What’s putting bugs in pots on my windowsill?

Written by Joe Ballenger

Does anyone know what kind of worms these are? They were in this mudlike ball stuck to the screen (second pic after it burst open) and when I flicked it to remove it, it busted apart and these 3 worms were inside. They look like miniature alien creatures…lol. My roommate said she saw a wasp hanging around there, but the mudball didn’t look like a wasp nest. It was perfectly round, about the size of a tiny malted milk ball candy. I used the top of my lighter to see a comparison in size, but they were about an inch and a half long. And yes, they were alive.

We get a lot of ID requests, and there’s just not enough time to focus on all the cool insects that people see around them. We do, however, see some insects mentioned with some consistency.

A lot of these posts show us pictures of or mention grey pots filled with caterpillars, almost always caterpillars from the same family: Geometridae (or inchworms).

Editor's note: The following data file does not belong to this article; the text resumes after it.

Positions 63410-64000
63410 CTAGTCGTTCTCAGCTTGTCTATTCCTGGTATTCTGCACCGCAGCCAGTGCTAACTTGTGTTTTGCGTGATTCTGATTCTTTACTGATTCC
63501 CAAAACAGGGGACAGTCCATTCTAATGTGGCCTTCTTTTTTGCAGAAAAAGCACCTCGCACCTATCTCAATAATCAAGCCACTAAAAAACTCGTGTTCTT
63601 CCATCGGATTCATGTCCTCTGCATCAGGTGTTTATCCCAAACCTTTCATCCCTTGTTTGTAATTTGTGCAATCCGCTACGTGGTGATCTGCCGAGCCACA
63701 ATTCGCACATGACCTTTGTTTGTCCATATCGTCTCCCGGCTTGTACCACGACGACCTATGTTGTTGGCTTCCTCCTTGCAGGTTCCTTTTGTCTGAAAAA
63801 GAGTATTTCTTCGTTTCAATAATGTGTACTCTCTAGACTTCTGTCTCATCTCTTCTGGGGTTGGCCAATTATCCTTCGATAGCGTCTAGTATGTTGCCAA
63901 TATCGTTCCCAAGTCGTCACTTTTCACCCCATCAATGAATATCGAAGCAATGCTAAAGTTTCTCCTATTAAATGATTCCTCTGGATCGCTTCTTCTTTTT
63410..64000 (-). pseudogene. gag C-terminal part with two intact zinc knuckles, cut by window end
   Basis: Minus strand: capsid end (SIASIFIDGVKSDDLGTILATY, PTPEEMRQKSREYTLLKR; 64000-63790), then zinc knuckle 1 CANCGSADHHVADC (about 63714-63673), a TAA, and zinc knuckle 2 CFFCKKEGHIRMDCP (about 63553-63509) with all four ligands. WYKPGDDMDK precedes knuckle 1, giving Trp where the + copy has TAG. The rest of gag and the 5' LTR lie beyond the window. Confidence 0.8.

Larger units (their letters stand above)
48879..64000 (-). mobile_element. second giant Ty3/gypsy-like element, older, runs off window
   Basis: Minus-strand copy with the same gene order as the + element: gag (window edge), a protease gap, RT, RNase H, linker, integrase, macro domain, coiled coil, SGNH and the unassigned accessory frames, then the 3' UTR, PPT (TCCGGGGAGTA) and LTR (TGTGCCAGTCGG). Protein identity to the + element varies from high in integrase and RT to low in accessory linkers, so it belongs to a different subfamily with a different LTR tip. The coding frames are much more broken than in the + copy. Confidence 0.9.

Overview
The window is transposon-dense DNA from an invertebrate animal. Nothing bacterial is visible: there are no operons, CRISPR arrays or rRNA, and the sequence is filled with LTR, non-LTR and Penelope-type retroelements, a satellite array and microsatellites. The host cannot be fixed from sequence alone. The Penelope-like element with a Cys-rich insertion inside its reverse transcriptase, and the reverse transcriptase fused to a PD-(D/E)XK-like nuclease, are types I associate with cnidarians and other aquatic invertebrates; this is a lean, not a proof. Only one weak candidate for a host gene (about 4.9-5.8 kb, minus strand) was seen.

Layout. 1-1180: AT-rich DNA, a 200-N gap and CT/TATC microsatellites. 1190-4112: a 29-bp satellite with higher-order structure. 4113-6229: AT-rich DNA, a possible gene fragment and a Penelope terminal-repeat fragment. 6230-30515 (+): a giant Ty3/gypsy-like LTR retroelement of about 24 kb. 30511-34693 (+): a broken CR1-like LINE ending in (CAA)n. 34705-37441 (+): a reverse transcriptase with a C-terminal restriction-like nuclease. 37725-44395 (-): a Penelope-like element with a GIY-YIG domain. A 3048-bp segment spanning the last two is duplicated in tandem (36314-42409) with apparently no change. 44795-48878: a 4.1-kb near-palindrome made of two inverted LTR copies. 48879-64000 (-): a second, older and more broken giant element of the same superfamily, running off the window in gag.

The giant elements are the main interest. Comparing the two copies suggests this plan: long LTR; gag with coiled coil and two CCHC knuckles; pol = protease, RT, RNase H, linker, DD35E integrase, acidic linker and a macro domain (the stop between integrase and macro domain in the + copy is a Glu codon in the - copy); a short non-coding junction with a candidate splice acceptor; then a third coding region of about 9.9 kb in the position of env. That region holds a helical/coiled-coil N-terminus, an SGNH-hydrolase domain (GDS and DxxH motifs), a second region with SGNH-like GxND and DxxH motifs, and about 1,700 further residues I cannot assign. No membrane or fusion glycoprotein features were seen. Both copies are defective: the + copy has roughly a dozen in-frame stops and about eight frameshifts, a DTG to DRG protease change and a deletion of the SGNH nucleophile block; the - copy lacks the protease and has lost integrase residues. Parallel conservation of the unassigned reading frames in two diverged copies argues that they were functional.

These nests are pretty easy to ID: they’re the nests of a wasp called Eumenes fraternus. The wasps build these nests out of mud, and sting caterpillars to paralyze them. The wasp’s larvae then feed on the paralyzed caterpillars, until they emerge as a wasp ready to start the cycle anew.

These wasps are also really important. If you see these gals flying around, you don’t need to worry about running into a nest because they don’t make big colonies.

However, they’re very closely related to groups which do. These wasps are the closest evolutionary relatives to paper wasps and hornets, wasps which are famous for constructing nests which house large colonies.

Eumeninae

Image credit: Tolweb.org License info: CC BY 3.0

This entry was posted in Behavior, Ecology, Evolution, Identification, Uncategorized and tagged . Bookmark the permalink.

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